Every crisis of conscience you have before going to your local nightclub

To go out or to stay in, that is the question.
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LET’S SET THE scene – it’s 6pm of a Saturday evening.

You’ve made it home from Dublin/’out foreign’ for the weekend. A fierce internal debate is ensuing.

Should you go ‘out out’ – inevitably meaning a trip to your local nightclub?

Sure, your local has a certain quaint charm to it that occasionally gives you the warm and fuzzies around the likes of Stephen’s Night. (That could also just be the cheap vodka reoccurring on you though).

But, for the most part, whether it’s Club C in Cobh (the ‘C’ stands for ‘Commodore’, FYI), or Fusion in Drogheda, it’s essentially a room with a smoking area full of people you haven’t seen in years – for good reason.

On the one hand, you’re obliged to grace the town with your presence, so as to ensure that nobody forgets about you (God forbid).

And it’s either that, or spend another night in with your folks watching Saturday Night with Miriam.

A decision as big as this requires a logical thought process …

Who’s going?

If there’s a good crew going, you’ll more than likely be cajoled into going, so resign yourself to that now.

Also, if there’s a good crew going, there’s potential to have good craic.

The more people that come out also minimises the chances of you being cornered by that guy you shifted in Transition Year who never really got over it.

Alternatively, you can be guaranteed that the clientele on any given night remains the exact same. So you have to prepare yourself to have the same drunken conversation with whatever unfortunate you cornered last time.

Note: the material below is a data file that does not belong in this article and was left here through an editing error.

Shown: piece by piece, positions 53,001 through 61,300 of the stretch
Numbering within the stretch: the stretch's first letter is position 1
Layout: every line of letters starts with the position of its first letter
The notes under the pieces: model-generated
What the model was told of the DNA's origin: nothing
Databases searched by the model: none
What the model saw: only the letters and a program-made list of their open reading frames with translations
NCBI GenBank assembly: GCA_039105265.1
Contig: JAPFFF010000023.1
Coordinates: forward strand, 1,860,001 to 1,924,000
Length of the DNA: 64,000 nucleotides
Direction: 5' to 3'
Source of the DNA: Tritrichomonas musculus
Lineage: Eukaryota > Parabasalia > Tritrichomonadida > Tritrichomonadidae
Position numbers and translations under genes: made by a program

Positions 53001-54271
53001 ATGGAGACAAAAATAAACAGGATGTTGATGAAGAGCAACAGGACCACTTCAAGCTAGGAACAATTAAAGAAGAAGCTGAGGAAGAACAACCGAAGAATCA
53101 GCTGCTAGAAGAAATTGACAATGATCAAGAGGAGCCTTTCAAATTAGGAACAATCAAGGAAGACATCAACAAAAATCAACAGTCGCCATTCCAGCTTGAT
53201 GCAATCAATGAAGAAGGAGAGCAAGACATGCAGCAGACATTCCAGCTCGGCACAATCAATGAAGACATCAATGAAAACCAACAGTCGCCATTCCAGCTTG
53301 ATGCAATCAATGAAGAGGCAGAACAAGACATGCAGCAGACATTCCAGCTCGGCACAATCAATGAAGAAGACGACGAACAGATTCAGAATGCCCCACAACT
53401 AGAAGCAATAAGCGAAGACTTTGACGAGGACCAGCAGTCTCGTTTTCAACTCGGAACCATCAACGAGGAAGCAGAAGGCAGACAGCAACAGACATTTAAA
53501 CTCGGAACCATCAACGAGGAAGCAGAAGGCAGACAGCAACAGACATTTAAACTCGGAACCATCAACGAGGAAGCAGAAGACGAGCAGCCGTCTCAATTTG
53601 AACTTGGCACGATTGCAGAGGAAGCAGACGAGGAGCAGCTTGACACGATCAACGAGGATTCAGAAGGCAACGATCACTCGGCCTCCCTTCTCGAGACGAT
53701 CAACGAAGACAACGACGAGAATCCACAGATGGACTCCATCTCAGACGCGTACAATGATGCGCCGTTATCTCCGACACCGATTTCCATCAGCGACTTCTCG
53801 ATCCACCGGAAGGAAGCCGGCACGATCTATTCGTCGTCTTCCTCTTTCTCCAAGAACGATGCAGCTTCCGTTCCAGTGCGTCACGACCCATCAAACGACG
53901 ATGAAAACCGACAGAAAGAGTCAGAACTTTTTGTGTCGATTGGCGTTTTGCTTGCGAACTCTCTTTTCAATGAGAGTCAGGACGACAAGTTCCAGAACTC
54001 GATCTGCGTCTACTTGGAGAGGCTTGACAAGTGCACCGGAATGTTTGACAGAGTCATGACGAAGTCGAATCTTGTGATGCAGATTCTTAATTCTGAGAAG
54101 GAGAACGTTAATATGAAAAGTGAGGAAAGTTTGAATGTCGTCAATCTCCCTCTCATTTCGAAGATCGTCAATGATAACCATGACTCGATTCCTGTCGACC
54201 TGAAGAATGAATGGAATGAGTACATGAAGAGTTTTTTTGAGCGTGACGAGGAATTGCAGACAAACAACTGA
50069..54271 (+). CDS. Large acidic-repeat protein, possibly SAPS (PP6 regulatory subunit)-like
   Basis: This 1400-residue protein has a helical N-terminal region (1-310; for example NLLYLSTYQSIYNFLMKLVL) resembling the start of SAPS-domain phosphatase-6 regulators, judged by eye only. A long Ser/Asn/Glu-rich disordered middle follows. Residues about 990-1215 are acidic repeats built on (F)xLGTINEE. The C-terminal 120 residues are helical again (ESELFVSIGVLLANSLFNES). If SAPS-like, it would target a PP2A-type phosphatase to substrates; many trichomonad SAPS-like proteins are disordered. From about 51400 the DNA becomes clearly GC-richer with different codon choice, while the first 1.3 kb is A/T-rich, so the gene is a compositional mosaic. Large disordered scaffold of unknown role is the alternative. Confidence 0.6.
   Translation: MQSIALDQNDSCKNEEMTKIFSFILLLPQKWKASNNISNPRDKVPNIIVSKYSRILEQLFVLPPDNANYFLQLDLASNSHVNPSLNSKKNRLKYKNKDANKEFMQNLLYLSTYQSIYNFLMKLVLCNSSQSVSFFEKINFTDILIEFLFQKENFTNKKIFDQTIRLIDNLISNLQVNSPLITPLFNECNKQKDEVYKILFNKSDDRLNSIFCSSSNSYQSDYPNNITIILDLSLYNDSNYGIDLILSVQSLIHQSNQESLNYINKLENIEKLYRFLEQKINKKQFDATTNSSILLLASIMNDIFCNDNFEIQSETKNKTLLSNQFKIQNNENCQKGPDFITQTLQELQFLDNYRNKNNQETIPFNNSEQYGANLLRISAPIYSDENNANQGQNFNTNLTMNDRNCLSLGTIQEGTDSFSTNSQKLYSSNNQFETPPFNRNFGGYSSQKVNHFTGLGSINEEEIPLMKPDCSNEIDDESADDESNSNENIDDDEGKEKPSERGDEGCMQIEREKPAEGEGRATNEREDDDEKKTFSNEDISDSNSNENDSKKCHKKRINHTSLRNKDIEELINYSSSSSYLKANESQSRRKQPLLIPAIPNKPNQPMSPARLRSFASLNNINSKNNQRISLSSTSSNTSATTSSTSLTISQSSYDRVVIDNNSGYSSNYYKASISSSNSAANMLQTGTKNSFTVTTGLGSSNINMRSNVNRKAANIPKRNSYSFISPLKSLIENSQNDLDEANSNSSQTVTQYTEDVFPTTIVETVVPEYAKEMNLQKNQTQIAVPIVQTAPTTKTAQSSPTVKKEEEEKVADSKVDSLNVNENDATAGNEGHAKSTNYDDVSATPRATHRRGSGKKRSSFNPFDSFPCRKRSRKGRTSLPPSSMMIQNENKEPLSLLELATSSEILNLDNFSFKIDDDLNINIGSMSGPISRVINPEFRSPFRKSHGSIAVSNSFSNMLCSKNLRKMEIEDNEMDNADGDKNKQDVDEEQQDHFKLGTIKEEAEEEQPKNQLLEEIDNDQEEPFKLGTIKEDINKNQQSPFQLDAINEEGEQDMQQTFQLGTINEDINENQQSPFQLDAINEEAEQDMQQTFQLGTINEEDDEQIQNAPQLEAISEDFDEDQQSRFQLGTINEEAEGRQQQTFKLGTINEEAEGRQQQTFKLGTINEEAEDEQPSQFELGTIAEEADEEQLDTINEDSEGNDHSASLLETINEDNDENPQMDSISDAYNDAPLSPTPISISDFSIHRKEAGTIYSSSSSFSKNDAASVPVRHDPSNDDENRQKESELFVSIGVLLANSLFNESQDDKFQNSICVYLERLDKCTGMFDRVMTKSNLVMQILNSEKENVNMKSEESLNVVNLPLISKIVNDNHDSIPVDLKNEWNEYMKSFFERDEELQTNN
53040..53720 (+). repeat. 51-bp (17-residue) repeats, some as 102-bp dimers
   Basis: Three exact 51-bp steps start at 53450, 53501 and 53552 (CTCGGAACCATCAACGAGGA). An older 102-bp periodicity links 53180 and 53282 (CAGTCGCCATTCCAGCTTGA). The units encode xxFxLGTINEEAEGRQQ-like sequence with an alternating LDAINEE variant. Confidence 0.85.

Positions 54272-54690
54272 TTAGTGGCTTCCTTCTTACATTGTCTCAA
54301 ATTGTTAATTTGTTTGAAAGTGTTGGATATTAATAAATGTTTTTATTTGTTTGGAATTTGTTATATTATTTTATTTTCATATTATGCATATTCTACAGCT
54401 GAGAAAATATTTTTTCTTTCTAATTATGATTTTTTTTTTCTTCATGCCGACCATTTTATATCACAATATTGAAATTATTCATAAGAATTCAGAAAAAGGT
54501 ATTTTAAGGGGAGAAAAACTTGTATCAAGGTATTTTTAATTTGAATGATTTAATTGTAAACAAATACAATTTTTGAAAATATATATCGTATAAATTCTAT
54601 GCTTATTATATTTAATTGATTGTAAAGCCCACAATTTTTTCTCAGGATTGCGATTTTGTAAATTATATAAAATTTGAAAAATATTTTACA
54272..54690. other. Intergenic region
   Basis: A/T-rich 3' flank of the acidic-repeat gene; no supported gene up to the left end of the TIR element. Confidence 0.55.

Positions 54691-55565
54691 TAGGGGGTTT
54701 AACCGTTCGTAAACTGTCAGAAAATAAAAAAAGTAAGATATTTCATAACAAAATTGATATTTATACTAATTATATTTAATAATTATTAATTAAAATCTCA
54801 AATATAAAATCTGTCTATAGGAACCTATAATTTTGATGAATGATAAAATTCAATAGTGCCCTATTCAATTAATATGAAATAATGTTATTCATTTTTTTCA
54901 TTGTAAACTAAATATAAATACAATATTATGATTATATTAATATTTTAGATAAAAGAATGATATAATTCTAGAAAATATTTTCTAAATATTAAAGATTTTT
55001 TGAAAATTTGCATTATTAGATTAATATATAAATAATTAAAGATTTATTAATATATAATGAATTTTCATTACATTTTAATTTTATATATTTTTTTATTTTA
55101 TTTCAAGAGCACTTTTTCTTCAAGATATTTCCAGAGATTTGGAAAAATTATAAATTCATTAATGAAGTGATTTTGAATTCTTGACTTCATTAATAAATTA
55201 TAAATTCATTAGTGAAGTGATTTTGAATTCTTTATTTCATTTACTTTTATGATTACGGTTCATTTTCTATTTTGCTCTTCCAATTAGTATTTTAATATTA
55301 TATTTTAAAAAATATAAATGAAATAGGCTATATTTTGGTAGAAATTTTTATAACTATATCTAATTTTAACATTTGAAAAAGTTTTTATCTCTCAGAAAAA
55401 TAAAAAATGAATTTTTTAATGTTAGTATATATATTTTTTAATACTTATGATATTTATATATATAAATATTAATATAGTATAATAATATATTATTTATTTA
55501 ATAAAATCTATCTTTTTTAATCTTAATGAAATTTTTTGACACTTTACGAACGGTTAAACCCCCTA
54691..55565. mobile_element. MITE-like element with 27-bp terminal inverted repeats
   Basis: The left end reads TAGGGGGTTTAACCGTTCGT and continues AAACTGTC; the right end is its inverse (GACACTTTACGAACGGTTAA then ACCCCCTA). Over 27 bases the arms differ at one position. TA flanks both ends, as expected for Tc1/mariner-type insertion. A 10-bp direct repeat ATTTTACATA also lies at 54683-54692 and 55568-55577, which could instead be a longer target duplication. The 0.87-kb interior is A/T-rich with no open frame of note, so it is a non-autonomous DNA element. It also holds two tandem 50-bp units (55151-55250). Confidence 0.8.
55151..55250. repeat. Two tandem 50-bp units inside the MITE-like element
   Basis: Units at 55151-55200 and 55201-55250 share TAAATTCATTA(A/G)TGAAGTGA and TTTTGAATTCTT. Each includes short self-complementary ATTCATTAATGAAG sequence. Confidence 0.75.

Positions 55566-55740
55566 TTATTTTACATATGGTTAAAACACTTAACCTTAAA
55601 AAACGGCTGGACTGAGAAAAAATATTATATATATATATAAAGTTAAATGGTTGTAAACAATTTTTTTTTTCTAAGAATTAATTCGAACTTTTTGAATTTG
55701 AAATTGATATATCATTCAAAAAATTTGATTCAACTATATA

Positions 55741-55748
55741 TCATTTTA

“So what are you doing with yourself nowadays?”

Am I arsed changing?

After a good weekend spent sleeping in and wearing in pyjamas, ‘a nice jeans and a top’ even seems like a stretch.

As well as that, you can visualise the parade of proud 16-year-olds in their teeny tiny dresses and towering heels, fake ID safely tucked away in their Penneys clutch. You hear yourself make the same clucking noise your mother does at the sight of them.

You are not going out.

Can I bring myself to give money to an establishment that has robbed me of so much?

But it’s only €3 before half 11 though. If anything, it wouldn’t be economically sound not to go. Right?

Right?!

Do I really want to spend all night in the smoking area?

“C’mon!’ your friends will plead. “We’ll go for a dance! We’ll be together the whole night!”

Approximately four minutes after arriving:

“Will you come to smokers’ with me?”

… Where you will proceed to spend the rest of the night, unbeknownst to yourself. YOU DON’T EVEN SMOKE.

Do I really want to spend the entirety of Sunday hungover?

There’s something about our own locals that rob us of our common sense.

Once you step over the threshold, jaegerbombs and ‘barman specials’ become the drinks of choice, and what began as “ok, I’ll go for one”, very quickly transitions into “sorry Dad I don’t think I’m able for the roast dinner today”.

And nothing to show for it but regret and multiple drink receipts.

Source: Flickr

Can I face the aftermath of attempting to get a taxi?

Nobody in your household has heard of Hailo, let alone MyTaxi.

And it seems every weekend you come home there’s one less taxi driver on duty.

You envisage yourself standing in town, snackbox in head, mournfully waiting for a lift home.

Source: Supermacs

You can’t do it again. You just can’t.

Do I want to be a dry-balls?

Listen – you’re never home. Your friends are sweatin’ to see you and give you all the gossip from the town where seemingly nothing happens and yet everything happens.

And do you really want to come across like the guy or gal that went off, made a name for themselves and became “too good” for Maniac 2000?

See yiz in smokers x

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